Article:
Stochastic Processes. Stationarity

Stochastic processes concern sequences of events governed by probabilistic laws (Karlin and Taylor 1975). A stochastic process X={X(t), t є T} is a collection of random variables. That is, for each “t” in the domain T, X(t) is a random variable. We often interpret “t” as time and call X(t) the state of the process at time “t”. The domain T can be a discrete stochastic process, or a continuous one. Any set of X values is a sample.

We assume that the climate at a given site is fully described by a set of stochas­tic processes X1(t), X2(t), X3 (t)…, each of them representing the stochastic time evolution of a specific climatological quantity (solar irradiance, wind speed, wind direction, temperature, humidity, pressure, etc).

According to the goal, the continuous stochastic processes X1 (t), X2(t), X3 (t)… can be substituted by stochastic sequences (i. e. stochastic processes with discrete time parameter t), obtained by averaging, integrating or sampling them on an appro­priate time basis (for instance, hour or day).

Atmospheric observations separated by relatively short time intervals tend to cor­relate (Wilks 2006). The analysis of the nature of these correlations can be useful for both understanding atmospheric processes and forecasting future atmospheric events.

We do not expect the future values of a data series to be identical to past values of existing observations. However, in many cases, it may be very reasonable to assume that their statistical properties will be similar. The idea that past and future values of a time series will be similar in the statistical sense is an informal expression of what is called stationarity. Usually, this term refers to what is considered “weak” station – arity. In this sense, stationarity implies that the mean and autocorrelation function of the data series do not change in time. Different ensembles of a stationary time series can be regarded as having the same mean and variance.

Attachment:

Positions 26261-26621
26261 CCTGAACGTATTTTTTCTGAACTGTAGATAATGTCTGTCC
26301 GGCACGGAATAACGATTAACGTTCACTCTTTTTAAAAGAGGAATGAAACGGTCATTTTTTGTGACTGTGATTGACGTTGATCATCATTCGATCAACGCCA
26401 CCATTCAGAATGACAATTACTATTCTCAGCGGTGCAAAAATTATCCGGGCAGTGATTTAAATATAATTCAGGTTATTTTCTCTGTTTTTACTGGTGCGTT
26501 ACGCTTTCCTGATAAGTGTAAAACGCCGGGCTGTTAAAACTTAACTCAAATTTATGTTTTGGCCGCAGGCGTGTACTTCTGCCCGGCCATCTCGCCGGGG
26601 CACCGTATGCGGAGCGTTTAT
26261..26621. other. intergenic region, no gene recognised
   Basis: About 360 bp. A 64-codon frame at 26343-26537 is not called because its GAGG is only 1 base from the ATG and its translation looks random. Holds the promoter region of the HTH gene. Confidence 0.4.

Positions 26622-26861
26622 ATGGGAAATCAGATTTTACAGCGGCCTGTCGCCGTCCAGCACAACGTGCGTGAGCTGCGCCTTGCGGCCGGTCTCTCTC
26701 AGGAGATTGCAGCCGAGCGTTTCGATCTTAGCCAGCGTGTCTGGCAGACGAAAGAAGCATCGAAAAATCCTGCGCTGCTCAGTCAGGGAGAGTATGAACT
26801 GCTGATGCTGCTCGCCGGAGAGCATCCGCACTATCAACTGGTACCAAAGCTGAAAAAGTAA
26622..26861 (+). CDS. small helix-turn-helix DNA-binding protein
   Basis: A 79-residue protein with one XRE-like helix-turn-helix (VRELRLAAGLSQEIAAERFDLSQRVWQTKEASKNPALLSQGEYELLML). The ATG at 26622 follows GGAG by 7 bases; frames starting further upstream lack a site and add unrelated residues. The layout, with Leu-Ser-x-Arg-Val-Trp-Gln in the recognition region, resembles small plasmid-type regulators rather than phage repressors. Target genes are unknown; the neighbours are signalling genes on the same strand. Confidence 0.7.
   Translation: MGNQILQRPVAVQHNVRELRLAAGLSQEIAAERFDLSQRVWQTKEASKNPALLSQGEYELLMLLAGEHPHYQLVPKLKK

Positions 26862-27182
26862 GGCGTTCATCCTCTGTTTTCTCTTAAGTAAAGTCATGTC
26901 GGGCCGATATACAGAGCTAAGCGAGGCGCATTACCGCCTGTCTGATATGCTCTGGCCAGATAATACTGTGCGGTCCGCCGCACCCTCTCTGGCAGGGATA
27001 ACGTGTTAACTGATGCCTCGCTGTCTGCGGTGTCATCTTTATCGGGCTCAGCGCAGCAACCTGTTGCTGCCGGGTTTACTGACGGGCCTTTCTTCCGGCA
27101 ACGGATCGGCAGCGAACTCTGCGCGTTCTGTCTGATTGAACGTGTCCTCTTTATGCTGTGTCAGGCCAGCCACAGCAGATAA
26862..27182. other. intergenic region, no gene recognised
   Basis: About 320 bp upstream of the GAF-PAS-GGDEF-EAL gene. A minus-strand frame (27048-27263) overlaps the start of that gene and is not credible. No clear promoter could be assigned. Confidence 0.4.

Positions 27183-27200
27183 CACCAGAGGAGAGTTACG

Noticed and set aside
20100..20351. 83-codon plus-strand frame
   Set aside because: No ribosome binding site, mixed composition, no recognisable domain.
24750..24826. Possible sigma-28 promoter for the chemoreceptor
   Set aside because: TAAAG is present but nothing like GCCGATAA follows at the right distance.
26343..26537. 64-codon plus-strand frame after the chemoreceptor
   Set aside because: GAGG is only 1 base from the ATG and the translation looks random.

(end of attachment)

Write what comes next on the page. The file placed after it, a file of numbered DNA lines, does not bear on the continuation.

Most methods of time series analysis assume stationarity of the data. However, many atmospheric processes are distinctly not stationary. Obvious examples of non­stationary atmospheric variables are those exhibiting annual or daily cycles. For instance, solar radiation exhibits inter-annual cycles.

When studying solar radiation, we expect stationarity conditions to be met only in its annual or diurnal cycles. If separated sub-series are compared each other for a period equal to a cycle we expect them to be consistent. Thus, for example, the daily global irradiation can be represented by a cycle-stationary stochastic sequence with a time step of one day and period of one year. Even with this simplification, a considerable number of years with data are needed in order to obtain a satisfactory statistical knowledge of the behaviour the parameters in concern. Since no secular changes in climatic conditions are considered, the set of processes corresponding to solar radiation is stochastically periodic (with period equal to one year), i. e. with probabilistic parameters periodically varying in time.

There are two approaches to deal with non-stationary variables. Both aim at processing the data in a way that will subsequently lead to stationarity. The first approach is to transform the non-stationary data to, approximately, stationary. For example, by subtracting a periodic function from the data subject to an annual cycle can derive a transformed data series with constant mean. In order to produce a series with both constant mean and variance, it might be necessary to parameterize these anomalies.

The alternative way is to stratify the data. That is, to conduct separate analyses for different subset of the data that are short enough to be regarded as nearly stationary, for instance monthly subsets of daily solar irradiation values (Wilks 2006).

Updated: July 31, 2015 — 11:46 am